AI/AN/NA Population in Data Set: The total number of arrests of AI/ANs in 2004 was 135,479 for all ages. Of this total, 20,391 AI/AN arrests involved individuals who were under 18 years of age. Total arrests of AI/AN offenders in hate crimes was 41. Information was not available on offenders or victims of homicide because in the published tables, AI/AN is combined with other races into an “other” race category. However, this information is available in the raw data sets, which are available from the UCR Program.
Geographic Scope: The geographic scope of the reporting system is national. Analyses are presented for principal cities in metropolitan statistical areas (MSAs), metropolitan counties (counties within an MSA), nonmetropolitan counties (counties outside an MSA), and suburban areas (counties within an MSA but excluding principal city). Breakdowns of the data are also available regionally and by population group as well.
Date or Frequency: Law enforcement agencies submit data on a monthly basis and the data are compiled into annual files. Data are published in annual reports.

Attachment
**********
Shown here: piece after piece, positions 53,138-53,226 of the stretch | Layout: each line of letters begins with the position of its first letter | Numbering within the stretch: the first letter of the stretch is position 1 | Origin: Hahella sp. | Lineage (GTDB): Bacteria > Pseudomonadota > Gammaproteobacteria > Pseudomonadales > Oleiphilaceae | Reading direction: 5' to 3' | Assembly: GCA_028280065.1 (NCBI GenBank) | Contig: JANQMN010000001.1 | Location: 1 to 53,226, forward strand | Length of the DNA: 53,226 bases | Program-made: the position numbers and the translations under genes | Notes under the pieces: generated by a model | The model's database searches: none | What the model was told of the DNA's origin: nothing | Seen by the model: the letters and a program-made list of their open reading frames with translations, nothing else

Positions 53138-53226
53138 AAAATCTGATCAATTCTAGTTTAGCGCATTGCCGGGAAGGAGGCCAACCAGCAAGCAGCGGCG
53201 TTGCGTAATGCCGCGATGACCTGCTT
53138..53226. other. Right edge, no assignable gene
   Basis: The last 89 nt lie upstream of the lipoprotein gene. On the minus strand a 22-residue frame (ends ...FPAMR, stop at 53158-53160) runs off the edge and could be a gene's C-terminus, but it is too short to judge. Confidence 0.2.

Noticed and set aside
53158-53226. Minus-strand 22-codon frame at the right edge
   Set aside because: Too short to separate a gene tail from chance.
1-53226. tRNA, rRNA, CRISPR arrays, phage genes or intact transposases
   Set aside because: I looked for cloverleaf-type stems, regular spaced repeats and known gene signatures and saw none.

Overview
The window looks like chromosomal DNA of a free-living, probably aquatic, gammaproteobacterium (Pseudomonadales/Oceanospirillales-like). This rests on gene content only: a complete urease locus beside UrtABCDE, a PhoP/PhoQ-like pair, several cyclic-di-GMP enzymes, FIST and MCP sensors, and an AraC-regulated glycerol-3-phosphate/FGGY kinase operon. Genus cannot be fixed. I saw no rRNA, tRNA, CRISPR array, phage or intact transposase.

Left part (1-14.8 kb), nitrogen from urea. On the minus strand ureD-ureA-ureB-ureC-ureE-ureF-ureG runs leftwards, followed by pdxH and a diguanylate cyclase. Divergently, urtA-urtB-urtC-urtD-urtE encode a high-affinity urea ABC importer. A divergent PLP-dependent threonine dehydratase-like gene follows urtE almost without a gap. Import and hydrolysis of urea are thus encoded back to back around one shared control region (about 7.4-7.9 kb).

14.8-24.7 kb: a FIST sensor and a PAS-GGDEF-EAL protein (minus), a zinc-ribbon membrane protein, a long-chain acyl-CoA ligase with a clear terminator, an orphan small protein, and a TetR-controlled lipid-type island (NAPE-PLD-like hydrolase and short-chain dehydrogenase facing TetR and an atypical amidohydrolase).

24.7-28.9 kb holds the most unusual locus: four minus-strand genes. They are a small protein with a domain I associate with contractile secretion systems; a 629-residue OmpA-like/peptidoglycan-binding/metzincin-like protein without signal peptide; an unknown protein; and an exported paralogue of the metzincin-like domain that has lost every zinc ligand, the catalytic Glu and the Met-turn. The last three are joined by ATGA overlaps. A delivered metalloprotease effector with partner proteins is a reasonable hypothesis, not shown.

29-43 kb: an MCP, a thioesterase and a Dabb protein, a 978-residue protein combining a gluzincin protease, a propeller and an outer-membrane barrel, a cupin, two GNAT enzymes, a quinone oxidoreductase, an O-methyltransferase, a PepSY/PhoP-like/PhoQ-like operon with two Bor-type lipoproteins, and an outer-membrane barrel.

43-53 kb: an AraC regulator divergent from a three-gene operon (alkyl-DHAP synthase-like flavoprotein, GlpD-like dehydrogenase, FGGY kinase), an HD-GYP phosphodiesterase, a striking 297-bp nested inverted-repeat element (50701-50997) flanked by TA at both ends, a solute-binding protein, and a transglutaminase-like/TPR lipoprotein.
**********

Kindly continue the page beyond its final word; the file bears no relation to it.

Data Collection Methodology: Law enforcement agencies contribute crime data through their respective state UCR Program. For those states that do not have a state program, local agencies submit crime statistics directly to the FBI.
Participation: Optional, without incentives
Response Rate: During 2004, law enforcement agencies active in the UCR Program represented 94.2 percent of the total number of law enforcement agencies.
Strengths: The data source contains a large AI/AN population. Data are collected on a key policy issue, involvement with the justice system. There are multiple years of data available. This data source is a vast compilation of published tables that are widely used for tracking crime trends across the nation. Additionally, an archive of master files (final data, not estimates) are available upon request.